October 1, 2015
Pyrimethamine is no longer available in retail pharmacies in the United States, though it is available through a commercial specialty pharmacy program (the application process, approval, and delivery of the medication will take at least 2 days; for information on ordering, click here). If treatment for toxoplasmosis, Pneumocystis jiroveci pneumonia (PCP), or Isospora infection must be started urgently, before pyrimethamine can be obtained, alternative regimens should be started. For toxoplasmosis, the OI Guidelines Panel recommends the use of trimethoprim-sulfamethoxazole (for patients not allergic to the components) until pyrimethamine can be obtained for use in preferred regimens (eg, pyrimethamine + sulfadiazine). Information on recommended and alternative regimens is included in the Guidelines for the Prevention and Treatment of Opportunistic Infections in HIV-Infected Adults and Adolescents.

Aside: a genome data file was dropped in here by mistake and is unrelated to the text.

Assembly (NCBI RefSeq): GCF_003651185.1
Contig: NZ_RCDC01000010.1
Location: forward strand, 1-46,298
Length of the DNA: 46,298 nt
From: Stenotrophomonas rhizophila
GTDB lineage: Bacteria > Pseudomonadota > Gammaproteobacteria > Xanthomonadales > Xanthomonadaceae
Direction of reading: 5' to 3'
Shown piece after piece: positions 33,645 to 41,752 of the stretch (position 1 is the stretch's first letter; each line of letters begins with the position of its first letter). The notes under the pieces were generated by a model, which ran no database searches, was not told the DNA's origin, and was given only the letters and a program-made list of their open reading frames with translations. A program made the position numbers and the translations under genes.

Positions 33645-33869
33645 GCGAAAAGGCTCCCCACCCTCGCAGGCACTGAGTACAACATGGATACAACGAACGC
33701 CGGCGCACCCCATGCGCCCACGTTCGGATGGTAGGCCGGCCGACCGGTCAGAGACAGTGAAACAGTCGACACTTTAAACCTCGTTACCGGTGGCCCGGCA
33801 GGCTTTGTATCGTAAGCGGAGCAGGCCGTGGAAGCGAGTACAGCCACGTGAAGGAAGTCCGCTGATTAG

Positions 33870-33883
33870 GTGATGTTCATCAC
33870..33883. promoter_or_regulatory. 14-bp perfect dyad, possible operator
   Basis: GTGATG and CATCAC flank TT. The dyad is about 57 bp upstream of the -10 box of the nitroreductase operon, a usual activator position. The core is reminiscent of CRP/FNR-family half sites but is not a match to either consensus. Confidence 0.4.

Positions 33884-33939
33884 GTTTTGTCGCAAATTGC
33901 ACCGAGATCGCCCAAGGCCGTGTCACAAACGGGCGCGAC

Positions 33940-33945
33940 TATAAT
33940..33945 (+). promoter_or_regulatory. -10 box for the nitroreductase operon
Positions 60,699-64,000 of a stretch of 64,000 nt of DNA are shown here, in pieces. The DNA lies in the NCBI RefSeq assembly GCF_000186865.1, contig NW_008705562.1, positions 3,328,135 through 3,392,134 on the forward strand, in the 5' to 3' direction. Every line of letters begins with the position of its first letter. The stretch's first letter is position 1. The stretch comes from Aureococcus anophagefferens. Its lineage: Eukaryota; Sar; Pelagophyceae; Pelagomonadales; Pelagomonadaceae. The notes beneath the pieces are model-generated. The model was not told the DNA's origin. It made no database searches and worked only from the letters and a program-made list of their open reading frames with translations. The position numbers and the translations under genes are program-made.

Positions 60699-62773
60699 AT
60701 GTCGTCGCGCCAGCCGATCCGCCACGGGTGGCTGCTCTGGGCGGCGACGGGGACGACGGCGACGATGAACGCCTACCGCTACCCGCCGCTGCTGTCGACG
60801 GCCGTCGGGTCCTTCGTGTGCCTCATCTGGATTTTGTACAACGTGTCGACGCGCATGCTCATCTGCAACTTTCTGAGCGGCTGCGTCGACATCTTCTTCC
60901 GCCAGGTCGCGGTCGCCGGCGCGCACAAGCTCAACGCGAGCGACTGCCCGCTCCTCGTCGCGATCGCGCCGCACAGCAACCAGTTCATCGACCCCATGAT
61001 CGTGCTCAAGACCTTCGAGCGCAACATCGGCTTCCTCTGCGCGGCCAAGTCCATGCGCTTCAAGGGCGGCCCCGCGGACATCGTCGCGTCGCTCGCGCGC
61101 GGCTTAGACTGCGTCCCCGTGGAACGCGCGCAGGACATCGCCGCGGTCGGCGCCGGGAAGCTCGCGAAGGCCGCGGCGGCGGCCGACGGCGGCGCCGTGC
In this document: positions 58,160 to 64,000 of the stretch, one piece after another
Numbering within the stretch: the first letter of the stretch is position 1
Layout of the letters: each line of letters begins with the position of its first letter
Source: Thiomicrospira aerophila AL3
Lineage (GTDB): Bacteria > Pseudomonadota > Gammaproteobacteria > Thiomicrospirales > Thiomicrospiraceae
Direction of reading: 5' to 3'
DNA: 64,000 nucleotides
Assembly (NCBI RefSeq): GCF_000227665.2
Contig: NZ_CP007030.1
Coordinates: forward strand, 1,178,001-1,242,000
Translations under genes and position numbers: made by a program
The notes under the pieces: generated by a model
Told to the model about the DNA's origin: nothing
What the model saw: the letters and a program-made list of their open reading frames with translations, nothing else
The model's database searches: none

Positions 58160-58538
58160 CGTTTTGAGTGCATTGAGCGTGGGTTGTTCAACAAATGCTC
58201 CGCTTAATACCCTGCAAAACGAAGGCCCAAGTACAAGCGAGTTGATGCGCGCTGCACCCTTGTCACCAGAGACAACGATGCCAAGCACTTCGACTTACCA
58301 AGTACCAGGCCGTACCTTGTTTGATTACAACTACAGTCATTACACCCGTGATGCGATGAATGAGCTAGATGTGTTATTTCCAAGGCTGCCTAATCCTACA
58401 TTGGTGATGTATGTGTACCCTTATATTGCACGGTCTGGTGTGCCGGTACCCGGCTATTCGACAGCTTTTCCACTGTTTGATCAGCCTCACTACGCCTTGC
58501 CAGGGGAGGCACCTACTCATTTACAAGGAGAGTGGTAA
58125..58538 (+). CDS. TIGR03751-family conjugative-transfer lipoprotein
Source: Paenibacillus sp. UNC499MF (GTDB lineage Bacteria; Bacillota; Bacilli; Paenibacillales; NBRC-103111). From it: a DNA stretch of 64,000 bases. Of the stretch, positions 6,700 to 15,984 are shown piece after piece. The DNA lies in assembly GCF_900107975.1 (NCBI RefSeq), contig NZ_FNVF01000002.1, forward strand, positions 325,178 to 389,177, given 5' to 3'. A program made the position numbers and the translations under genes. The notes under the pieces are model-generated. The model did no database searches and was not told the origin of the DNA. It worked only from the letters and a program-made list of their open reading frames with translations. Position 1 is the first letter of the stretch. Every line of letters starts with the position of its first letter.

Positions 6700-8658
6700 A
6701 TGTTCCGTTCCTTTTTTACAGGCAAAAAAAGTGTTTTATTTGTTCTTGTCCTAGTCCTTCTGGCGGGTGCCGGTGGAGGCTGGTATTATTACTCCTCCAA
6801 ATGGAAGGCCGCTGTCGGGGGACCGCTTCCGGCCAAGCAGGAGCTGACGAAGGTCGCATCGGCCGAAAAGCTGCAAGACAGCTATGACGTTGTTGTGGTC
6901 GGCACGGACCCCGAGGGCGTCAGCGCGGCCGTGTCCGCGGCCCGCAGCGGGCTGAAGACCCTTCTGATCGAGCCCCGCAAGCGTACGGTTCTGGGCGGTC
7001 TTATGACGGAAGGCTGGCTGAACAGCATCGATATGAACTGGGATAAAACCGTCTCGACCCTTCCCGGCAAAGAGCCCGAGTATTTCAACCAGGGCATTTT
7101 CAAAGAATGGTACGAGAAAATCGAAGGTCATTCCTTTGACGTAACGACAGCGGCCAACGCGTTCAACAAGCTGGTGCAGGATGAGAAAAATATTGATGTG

Additionally, the new manufacturer of pyrimethamine substantially increased the price of the drug in September 2015, by more than 5,000%. While some portion of the cost increase may be rolled back in response to protests from the medical community, the price may remain prohibitive to some payers.
Susa Coffey is medical editor of the NCRC. She is a Professor of Medicine at UCSF in the Division of HIV, Infectious Diseases and Global Medicine and a longtime clinician and educator in the HIV at San Francisco General Hospital clinic (“Ward 86”). She also is medical editor of HIV InSite.